WASHINGTON -- Maurice Creek's buzzer-beater pushed George Washington to a dramatic 77-75 victory over Maryland in Sunday's BB&T Classic.
Early in the game, George Washington (8-1) was comfortably in the lead. After a back-and-forth first few minutes, the Colonials used a 9-1 run to take a 12-point lead.
George Washington's front court took a serious blow midway through the second when both of its bigs were effectively sidelined with foul trouble. Rattling the Colonials with a strong press, the Terps (5-4) used a 19-2 run to tie the game with a minute left, forcing George Washington to turn it over eight times down the stretch.
Creek was among four Colonials scoring in double-digits, pacing the team with 25 points. Isaiah Armwood added 11 points and 12 rebounds for a double-double, Kethan Savage had 14 and McDonald had a near triple-double with 13 points, nine rebounds and eight assists.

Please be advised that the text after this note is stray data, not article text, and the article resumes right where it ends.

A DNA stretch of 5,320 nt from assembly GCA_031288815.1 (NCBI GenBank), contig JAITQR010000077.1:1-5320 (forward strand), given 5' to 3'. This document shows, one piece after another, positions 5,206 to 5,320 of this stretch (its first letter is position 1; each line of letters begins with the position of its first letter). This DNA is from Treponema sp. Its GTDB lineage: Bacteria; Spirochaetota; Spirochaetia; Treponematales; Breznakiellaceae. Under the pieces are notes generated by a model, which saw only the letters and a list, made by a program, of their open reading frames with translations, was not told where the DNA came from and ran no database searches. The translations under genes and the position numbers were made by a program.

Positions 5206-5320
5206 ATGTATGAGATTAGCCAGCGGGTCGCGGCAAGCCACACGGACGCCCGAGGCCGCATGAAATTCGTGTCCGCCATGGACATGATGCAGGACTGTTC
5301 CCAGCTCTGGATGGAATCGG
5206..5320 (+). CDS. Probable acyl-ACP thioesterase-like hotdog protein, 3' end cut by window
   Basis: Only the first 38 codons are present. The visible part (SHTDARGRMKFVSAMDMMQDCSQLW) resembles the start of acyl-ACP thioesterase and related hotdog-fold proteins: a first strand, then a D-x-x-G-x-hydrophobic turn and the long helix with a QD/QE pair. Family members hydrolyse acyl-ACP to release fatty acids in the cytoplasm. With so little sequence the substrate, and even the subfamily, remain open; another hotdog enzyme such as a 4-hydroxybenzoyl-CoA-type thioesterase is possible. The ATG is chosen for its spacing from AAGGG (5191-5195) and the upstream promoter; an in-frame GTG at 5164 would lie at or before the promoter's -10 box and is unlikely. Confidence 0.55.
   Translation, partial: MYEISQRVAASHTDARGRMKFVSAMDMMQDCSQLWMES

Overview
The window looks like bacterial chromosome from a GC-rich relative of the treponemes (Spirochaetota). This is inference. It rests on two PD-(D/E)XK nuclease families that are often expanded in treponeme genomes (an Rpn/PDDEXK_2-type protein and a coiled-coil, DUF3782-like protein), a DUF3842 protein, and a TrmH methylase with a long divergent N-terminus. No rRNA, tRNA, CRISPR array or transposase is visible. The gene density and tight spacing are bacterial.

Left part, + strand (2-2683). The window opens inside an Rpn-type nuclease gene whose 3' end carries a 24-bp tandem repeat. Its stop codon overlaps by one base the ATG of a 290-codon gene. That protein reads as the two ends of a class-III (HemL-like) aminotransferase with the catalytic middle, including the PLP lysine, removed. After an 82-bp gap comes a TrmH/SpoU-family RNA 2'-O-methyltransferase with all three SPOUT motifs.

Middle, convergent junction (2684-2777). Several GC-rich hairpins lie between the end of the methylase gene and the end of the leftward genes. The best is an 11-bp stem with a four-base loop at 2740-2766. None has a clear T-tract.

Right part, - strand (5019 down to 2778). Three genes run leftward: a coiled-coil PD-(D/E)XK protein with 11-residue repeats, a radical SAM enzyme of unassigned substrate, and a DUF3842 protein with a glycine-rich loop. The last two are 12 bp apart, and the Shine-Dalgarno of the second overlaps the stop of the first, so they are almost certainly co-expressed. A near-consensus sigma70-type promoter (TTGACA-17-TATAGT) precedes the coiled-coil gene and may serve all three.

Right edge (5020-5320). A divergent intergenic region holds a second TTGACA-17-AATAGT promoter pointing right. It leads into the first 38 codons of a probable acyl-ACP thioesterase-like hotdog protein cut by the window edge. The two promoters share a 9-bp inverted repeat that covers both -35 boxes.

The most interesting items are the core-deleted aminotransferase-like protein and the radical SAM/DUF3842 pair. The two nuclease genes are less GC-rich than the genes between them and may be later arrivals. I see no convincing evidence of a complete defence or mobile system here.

At first, Maryland struggled to find a cohesive offensive front in the face of George Washington's press defense. The Terps couldn't seem to make shots fall for most of the game, shooting 39.1 percent and tallying only seven assists.
In contrast, the Colonials' strong inside-out offensive game helped them build a 12-point lead at the half, shooting 44.4 percent on the game. They displayed greater offensive depth than the Terps, getting 15 assists.
Maryland's frustration was clear. Head coach Mark Turgeon was slapped with a technical foul after an expletive-filled rant during the second half. Later, when Wells fouled out with six minutes to play, he punched his chair in frustration.
George Washington had the depth and grit necessary to hold its narrow lead over Maryland. The Colonials crashed the boards and took hard cuts through the paint, showcasing the clear increase in skill and toughness in this year's squad.
After wins over Creighton and Rutgers, George Washington's victory Sunday continues to increase their national profile, with a match against Boston University next for the Colonials. The struggling Terrapins next head to Boston College.